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Are bit perfect players really bit perfect?

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Snakeoil provides multiple software players. They are all supposedly bit perfect, so why did I bother bundling so many of them? After all, do all bit perfect players sound different?

Obviously not to me, hence the reason Snakeoil has several. And this may be the reason why: Q&A with John Swenson. Part 3: How bit-perfect software can affect sound (Courtesy audiostream).

Wish I found this article a long time ago, as the article mirrors some of my personal observations. e.g.

Quote:Packet jitter is most frequently caused by software. In many systems the time at which each packet is scheduled for transmission is computed in software. If that software is late in doing its job, the packet timing will change. This software that does the packet scheduling is almost always interrupt driven. The exact time this interrupt routine is called can be affected by other software on the computer, in particular process and thread priorities. The kernel scheduling protocol also has a significant affect.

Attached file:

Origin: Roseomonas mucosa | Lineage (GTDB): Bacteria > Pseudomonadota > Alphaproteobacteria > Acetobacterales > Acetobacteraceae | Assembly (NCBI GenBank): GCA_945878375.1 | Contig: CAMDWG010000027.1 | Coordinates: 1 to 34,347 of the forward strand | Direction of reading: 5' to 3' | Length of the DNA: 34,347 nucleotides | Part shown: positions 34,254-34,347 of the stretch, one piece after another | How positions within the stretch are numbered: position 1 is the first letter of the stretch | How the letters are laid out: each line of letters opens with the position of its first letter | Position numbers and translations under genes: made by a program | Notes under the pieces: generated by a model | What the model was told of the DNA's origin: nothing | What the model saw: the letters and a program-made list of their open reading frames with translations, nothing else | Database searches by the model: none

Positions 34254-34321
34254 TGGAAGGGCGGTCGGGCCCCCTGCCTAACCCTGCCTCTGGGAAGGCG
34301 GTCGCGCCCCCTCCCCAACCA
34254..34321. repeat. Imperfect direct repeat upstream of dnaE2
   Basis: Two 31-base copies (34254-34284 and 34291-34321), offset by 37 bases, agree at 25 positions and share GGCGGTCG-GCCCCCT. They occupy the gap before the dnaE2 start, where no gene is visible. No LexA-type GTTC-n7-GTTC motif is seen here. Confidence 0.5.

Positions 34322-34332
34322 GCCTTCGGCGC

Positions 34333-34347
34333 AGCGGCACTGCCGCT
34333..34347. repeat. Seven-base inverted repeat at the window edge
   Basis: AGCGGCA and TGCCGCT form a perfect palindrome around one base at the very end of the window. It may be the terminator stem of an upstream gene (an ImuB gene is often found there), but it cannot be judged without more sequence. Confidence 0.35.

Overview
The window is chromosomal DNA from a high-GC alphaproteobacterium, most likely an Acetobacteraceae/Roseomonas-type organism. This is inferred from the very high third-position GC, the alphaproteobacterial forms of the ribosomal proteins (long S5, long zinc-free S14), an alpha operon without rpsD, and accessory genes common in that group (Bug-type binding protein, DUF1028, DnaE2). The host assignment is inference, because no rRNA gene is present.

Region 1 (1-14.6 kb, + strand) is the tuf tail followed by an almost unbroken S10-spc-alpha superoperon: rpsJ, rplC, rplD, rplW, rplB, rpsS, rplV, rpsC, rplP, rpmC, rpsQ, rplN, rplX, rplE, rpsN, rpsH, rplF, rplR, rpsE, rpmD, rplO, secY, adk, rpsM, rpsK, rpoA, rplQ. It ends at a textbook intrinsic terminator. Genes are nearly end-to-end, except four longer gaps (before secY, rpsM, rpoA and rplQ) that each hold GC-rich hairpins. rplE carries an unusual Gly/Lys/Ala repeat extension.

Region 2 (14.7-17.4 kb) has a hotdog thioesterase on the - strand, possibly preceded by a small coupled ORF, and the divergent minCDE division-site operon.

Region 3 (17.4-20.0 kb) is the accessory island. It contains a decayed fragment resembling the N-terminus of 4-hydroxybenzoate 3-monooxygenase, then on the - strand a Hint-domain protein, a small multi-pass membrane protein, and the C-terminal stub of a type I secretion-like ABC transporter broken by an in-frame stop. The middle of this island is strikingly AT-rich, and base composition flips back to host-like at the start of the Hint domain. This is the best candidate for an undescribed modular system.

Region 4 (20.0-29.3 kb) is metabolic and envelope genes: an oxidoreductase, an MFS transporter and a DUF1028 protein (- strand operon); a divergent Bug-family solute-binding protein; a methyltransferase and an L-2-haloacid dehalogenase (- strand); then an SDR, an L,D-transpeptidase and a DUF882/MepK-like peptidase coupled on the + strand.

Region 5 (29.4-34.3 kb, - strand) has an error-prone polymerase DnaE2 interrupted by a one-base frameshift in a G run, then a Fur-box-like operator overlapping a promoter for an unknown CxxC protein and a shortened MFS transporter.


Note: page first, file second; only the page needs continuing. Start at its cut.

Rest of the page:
Is the reason why I decided to use a RT kernel.

And I learnt something new - cache misses:
Quote:Special instructions that do a lot with just one instruction can also significantly decrease cache misses. But not all processors support all the different types of these instructions, so few programs really make use of these.
One interesting aspect of this is compiler optimizations can significantly increase the cache misses.
So the trick is to enable all features of the CPU (e.g. SSE3, and so on), but without compiler optimisations (-O2). The first part is really hard to do since I am not the author of any of the software players, but at least I can manage with the second. I'd see if I can incorprate this into the next release of Snakeoil.
Follow The Music, Follow Snakeoil.


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